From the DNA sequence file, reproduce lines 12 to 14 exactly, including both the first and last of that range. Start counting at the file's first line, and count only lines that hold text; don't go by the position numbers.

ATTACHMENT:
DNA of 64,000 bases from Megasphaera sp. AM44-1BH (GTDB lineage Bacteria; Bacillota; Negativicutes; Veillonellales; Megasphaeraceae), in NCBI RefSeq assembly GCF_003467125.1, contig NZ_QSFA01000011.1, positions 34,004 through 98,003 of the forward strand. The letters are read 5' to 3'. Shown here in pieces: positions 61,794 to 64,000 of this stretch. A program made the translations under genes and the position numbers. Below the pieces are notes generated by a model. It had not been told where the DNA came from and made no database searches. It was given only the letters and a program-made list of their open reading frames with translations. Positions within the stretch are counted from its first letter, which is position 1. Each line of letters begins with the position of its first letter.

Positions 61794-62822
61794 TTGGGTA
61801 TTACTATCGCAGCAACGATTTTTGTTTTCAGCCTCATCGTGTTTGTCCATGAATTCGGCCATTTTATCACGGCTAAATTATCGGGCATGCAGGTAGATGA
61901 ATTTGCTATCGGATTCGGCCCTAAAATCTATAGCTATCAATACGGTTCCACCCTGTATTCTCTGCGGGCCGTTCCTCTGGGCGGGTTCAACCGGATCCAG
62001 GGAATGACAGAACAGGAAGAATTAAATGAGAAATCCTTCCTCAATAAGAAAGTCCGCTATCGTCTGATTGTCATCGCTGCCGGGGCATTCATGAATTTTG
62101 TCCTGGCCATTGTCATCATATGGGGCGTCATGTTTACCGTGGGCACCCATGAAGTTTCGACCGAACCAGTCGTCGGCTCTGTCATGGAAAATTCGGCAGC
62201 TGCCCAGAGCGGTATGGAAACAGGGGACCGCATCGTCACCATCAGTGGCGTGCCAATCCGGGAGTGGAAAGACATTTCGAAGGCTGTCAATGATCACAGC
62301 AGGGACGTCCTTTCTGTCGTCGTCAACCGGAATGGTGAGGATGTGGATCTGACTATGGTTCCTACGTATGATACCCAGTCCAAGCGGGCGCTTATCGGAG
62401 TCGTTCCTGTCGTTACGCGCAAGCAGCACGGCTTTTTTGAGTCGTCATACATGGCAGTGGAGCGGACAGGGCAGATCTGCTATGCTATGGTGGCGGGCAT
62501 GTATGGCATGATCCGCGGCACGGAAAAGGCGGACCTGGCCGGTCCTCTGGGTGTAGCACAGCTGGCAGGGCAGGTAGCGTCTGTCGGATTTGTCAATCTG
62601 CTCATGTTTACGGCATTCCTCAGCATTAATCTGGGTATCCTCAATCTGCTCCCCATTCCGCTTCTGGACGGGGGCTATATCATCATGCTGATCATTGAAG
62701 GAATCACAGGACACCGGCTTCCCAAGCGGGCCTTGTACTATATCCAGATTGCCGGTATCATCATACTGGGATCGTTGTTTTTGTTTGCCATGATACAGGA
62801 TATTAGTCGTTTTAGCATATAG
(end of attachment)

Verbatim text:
62601 CTCATGTTTACGGCATTCCTCAGCATTAATCTGGGTATCCTCAATCTGCTCCCCATTCCGCTTCTGGACGGGGGCTATATCATCATGCTGATCATTGAAG
62701 GAATCACAGGACACCGGCTTCCCAAGCGGGCCTTGTACTATATCCAGATTGCCGGTATCATCATACTGGGATCGTTGTTTTTGTTTGCCATGATACAGGA
62801 TATTAGTCGTTTTAGCATATAG